3.2. What tax advantages/incentives are available to private parties carrying on mining

Few special tax advantages or incentives are available to holders of KPs. However, KP
holders are eligible for relief (in the form of a reduction to a maximum of 5 per cent) for a
two-year period from import duty imposed on machinery, goods and materials. Mining
services companies are also eligible for such relief (minister of finance Decree No.
135/KMK.05/2000 and Decree No. 28/KMK.05/2001).

PMDN and PMA companies holding mining rights either as KP holders or COW contractors
are eligible for relief or exemption from duties on imported capital equipment. COW
contractors may also be eligible for other preferential tax treatments if contained in the
provisions of their COWs. For example, a COW contractor may be eligible for a reduced rate
of withholding tax on dividend payments made to a foreign shareholder if so provided in its

3.3. Is there any distinction between the duties, royalties and taxes payable by domestic
parties and those payable by foreign parties?

Please see question 14, having regard to the fact that KP holders must be Indonesian
nationals or entities owned by Indonesian nationals whereas COW contractors may be
Indonesian companies owned by foreign shareholders.

Business structures

4.1. What are the principal business structures used by private parties carrying on mining

Mining activities in Indonesia are normally carried on by Indonesian limited liability
companies (PT companies) formed under the Company Law. Foreign parties may only
participate in mining activities as shareholders of PT PMA companies as indicated above.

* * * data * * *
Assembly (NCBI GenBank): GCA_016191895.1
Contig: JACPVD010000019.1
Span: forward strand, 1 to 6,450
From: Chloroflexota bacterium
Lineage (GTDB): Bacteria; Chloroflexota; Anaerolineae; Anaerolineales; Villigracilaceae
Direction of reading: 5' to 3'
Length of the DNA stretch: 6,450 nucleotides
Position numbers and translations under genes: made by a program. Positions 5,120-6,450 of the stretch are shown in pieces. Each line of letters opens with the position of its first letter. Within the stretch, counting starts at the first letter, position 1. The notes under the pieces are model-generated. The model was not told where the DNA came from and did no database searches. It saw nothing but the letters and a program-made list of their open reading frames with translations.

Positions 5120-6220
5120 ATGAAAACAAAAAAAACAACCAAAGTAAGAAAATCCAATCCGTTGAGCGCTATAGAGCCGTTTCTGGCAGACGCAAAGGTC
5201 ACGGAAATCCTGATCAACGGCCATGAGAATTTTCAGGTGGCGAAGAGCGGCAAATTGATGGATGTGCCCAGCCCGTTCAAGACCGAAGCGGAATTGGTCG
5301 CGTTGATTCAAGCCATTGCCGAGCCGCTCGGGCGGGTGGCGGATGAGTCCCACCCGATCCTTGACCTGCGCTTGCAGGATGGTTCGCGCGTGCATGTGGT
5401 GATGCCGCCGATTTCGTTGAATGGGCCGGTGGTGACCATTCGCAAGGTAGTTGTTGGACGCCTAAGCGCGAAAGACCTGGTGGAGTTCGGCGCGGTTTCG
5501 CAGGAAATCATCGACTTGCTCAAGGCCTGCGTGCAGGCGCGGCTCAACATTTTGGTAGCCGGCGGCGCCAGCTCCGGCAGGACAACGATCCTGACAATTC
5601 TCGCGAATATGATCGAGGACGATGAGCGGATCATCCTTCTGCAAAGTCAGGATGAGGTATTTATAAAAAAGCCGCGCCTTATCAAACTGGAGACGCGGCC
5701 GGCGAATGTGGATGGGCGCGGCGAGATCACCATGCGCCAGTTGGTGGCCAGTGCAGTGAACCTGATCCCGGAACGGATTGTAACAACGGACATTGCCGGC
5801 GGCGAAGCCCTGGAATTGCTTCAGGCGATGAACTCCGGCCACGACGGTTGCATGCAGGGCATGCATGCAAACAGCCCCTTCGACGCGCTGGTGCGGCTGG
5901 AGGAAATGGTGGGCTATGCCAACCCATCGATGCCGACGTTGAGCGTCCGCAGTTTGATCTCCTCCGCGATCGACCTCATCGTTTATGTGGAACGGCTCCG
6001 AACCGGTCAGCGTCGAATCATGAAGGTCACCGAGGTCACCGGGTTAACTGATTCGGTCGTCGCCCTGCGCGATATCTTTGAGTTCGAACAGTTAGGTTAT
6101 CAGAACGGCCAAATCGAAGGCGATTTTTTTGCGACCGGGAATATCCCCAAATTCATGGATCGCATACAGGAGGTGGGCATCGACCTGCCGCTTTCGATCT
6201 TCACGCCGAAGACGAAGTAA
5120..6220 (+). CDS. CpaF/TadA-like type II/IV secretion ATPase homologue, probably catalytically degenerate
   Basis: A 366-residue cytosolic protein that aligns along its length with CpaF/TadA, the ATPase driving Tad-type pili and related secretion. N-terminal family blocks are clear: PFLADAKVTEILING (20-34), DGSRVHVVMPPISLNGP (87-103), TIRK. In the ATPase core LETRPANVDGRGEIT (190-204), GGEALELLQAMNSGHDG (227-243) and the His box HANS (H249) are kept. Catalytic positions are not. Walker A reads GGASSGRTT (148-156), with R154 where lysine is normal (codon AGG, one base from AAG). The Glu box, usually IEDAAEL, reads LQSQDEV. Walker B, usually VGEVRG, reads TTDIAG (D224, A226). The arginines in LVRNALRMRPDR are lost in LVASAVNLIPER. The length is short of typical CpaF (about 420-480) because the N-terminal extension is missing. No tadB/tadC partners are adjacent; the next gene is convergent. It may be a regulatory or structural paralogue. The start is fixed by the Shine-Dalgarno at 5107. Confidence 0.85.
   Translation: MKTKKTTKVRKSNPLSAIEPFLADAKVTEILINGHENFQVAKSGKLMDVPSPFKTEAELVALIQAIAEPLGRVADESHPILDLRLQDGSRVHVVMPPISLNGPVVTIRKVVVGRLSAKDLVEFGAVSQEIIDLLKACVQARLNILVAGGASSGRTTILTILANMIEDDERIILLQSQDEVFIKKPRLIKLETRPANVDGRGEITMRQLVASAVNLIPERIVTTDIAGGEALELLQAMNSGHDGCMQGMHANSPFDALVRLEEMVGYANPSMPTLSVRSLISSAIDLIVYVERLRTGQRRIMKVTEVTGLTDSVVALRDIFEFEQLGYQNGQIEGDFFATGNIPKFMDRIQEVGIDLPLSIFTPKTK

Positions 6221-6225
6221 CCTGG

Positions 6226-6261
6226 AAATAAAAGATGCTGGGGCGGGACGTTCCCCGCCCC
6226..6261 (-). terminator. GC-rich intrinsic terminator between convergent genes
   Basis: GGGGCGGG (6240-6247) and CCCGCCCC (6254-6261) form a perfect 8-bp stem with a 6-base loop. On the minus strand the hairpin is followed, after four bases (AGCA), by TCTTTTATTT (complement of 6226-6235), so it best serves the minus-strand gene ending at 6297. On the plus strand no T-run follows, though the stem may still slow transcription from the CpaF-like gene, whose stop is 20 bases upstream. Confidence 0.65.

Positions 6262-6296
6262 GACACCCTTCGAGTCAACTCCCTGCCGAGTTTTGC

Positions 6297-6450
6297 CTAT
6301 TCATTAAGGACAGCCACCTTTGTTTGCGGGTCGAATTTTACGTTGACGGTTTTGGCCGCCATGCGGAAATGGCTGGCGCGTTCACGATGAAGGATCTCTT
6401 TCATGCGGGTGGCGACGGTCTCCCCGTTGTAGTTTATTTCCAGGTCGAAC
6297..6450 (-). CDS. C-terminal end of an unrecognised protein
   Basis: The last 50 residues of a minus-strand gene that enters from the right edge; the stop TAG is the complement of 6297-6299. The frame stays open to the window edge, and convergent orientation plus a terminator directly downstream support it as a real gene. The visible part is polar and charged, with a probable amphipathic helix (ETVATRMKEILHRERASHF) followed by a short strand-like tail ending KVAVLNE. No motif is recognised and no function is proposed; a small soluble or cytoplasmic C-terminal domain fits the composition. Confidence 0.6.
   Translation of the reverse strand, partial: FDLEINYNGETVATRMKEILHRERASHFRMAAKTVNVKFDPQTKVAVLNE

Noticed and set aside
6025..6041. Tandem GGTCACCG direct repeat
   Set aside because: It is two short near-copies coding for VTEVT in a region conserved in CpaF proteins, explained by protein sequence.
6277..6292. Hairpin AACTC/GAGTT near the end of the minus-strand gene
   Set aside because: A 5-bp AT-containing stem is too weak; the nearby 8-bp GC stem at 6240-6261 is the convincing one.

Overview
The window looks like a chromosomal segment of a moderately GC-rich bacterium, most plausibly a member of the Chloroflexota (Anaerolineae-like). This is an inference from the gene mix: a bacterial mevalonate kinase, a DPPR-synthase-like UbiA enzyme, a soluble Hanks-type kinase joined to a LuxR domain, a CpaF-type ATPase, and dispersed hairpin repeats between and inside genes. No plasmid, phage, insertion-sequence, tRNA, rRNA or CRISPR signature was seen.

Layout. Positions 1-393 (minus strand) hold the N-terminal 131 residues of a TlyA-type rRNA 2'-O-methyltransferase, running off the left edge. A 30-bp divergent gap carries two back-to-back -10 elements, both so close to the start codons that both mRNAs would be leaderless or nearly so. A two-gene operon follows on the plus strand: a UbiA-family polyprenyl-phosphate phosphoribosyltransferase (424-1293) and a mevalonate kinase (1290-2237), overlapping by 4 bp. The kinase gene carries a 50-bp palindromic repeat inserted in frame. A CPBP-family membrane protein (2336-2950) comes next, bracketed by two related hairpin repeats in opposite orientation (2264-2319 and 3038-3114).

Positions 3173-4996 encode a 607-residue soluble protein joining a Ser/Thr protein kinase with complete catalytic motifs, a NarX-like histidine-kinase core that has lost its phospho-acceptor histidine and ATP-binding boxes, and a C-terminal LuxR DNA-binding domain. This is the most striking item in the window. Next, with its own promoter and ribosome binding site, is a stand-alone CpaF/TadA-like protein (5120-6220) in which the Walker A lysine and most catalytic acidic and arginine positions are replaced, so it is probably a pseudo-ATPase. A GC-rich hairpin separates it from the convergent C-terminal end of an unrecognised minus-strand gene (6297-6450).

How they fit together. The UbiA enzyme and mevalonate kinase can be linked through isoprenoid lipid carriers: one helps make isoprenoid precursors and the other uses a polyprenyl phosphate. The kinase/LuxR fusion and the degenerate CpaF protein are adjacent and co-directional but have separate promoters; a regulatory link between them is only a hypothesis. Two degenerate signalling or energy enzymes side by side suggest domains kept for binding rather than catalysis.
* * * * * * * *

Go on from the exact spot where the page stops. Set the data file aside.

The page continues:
5.1. What are the principal sources of financing available to private parties carrying on
mining activities? What role, if any, does the domestic public securities market play in
financing the mining industry?

There are few Indonesian sources of financing for private parties carrying on mining
activities. Exploration funds tend to be raised through offshore stock offering of listed
affiliates of COW contractors or parties with cooperation or similar agreements with KP
holders. Such funds are then lent to the mining rights holder. Offshore banks have provided
limited recourse project finance loan facilities for mine development and construction.
Although several mining companies are listed on Indonesia’s stock exchanges, the
Indonesian public securities market does not play a significant role in financing mining

Restrictions and limitations

6.1. What restrictions and limitations are imposed on the import of machinery and
equipment or services required in connection with mining activities?

There are no material restrictions or limitations of any kind imposed under Indonesian law in
connection with the importation of machinery and equipment normally required for mining
activities. Normally required services for mining activities may also be obtained and provided
in Indonesia. But the ‘importation’ of such services is closely regulated to the extent that
individual or corporate service providers establish a physical presence or are deemed to
have a permanent establishment for tax purposes in Indonesia.

19. What restrictions and limitations are imposed on the use of domestic and foreign
employees in connection with mining activities?

There are no restrictions or limitations imposed on the use of domestic employees for
mining activities in Indonesia. Companies holding and exercising mining rights may employ
foreigners (expatriates) except for personnel work (see Presidential Decree No. 75 of 1995).